Part of what I do at Faith in Public Life is read the news every day to compile stories on faith and politics for the Newsreel, as I have mentioned before. Some stories I read about in particular weigh heavily on me. This is one of them.
An anonymous group in Utah calling themselves the Concerned Citizens of the United States have sent a 30 page watchlist of 1300 names to various members of the state and local governments as well as the media. Along with these names, addresses phone numbers, workplaces, social security numbers, names of children, and the due dates of the pregnant women are included on the list. Their rationale for such an atrocious invasion of privacy? The people on the watchlist, this anonymous Utah group alleges, are living in the country illegally (and how do they know this? because the names are of Latino origin, duh).
This watchlist is a blatant disregard for human dignity. And this anti-immigrant group rests safely in their anonymity while outing others!
Faith in Public Life blogged before about the fear that such anti-immigrant witch hunts, in the words Hispanic activist Tony Yapias, create. Here's what Dan Nejfelt wrote about his experience at the March for America:
"Then it hit me all of a sudden- the terror, the separation - this is what our immigration system inflicts on immigrant families every day. Except in communities across the country, when little children are separated from their parents, no announcements are made. No army of volunteers fans out to find them. The men with guns come to pull the family apart, instead of bringing them back together."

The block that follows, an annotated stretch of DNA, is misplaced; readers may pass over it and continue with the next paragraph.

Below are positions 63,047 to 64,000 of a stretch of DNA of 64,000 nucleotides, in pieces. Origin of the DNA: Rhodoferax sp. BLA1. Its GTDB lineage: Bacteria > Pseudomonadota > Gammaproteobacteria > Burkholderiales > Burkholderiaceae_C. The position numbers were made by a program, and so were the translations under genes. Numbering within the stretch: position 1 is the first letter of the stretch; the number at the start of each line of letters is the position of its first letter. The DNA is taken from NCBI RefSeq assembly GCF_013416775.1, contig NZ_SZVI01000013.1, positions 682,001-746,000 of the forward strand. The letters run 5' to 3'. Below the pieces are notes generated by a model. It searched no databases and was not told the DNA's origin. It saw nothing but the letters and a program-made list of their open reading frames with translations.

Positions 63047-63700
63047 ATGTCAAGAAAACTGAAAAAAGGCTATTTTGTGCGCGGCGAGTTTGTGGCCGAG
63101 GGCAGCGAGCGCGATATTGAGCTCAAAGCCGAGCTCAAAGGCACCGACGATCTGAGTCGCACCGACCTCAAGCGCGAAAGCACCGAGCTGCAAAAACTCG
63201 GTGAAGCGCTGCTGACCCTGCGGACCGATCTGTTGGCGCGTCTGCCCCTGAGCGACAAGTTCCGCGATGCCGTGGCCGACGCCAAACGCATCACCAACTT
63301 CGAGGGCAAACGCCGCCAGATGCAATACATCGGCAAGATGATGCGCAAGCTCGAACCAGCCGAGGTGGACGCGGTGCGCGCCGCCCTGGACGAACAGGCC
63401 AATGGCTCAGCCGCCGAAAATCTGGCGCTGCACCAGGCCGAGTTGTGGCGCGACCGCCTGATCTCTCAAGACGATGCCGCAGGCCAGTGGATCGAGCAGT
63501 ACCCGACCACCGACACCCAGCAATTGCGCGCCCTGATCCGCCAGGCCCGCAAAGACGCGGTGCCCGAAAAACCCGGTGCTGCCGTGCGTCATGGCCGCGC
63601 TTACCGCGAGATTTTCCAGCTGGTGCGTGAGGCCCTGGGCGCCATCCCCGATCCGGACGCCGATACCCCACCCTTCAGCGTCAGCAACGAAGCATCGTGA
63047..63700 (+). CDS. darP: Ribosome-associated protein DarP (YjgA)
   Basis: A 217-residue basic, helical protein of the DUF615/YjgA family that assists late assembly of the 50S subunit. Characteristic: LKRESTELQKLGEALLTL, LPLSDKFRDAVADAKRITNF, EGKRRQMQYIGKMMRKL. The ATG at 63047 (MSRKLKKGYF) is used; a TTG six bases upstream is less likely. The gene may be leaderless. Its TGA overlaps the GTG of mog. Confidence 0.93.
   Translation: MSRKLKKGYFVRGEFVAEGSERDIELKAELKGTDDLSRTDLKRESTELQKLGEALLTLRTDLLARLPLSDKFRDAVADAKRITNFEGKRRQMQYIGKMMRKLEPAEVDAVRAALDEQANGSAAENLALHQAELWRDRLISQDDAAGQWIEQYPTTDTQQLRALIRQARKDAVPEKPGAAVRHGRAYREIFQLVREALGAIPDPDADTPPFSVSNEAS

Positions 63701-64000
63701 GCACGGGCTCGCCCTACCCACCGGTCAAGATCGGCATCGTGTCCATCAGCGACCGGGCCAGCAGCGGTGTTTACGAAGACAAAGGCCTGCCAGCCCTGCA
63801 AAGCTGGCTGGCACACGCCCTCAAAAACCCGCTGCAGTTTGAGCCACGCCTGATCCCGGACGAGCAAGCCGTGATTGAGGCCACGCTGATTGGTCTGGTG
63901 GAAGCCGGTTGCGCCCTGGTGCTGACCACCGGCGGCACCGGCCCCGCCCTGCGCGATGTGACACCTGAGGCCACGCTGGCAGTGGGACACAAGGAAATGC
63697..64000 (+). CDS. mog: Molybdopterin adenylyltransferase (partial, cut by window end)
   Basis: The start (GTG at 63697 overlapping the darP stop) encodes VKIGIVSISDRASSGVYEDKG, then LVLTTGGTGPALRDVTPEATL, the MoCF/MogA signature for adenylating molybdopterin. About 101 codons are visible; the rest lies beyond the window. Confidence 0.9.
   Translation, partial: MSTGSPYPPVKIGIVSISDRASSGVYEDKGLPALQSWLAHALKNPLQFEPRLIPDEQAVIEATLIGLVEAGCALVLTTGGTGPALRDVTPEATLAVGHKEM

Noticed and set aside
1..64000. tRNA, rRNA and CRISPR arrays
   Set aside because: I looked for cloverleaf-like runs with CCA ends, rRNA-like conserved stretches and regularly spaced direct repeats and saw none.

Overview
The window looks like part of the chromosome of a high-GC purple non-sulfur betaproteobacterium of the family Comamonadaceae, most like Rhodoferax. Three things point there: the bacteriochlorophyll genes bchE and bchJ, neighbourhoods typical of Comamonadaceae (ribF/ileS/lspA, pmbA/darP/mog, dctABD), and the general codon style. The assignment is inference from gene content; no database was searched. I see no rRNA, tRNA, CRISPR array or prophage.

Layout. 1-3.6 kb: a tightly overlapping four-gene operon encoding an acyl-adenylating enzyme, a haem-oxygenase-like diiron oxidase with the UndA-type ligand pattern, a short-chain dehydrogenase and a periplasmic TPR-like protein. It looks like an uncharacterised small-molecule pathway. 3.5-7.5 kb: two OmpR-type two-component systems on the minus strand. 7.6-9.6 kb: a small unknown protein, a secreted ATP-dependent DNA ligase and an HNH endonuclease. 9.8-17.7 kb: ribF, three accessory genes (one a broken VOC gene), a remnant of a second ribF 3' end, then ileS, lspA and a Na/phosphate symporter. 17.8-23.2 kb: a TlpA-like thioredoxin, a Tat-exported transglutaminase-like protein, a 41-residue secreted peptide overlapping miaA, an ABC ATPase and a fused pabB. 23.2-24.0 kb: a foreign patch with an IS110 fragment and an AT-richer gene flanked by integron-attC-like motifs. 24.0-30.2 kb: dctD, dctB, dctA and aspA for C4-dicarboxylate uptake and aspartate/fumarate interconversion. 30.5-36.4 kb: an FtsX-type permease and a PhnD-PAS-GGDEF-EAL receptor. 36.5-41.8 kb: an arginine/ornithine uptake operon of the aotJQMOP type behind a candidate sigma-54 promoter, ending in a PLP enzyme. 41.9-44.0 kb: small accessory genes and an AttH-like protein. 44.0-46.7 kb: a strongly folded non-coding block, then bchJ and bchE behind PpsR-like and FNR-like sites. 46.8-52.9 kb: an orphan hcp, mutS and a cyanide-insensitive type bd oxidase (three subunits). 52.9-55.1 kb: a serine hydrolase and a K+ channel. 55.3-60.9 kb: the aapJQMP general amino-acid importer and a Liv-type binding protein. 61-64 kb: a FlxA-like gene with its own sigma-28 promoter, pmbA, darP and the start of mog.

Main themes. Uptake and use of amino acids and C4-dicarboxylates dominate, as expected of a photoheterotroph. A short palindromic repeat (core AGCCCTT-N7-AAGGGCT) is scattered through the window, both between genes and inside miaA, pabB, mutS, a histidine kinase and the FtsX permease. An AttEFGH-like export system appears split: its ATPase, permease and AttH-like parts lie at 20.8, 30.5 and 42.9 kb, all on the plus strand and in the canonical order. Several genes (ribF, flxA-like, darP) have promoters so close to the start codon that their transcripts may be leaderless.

MSNBC reports that there is uneasiness even from state Representative Steven Sandstrom (R-Orem), who is drafting Utah's version of SB1070, about the anonymous Utah group's terrorizing tactics. But this watchlist goes hand in hand with anti-immigrant measures because, in the end, civilian and state-level attempts to enforce our broken immigration system succeed only in tearing communities apart and forcing people to live in fear of violence and hate crimes.
*This summer I am a Beatitudes Fellow at Faith in Public Life. The Beatitudes Society is a progressive Christian resource center for and network of faith leaders that offers seminarians like me internships at key national social change organizations. Faith in Public Life is one of those organizations, focusing on "advancing faith in the public square as a positive and unifying force for justice, compassion and the common good," a lot of which is in making the progressive faith voice audible in the media. I believe God has called me to parish ministry, yet I felt strongly that I needed experience outside of parish ministry if I want to be an effective pastor working for a just world. I have not been disappointed with this decision.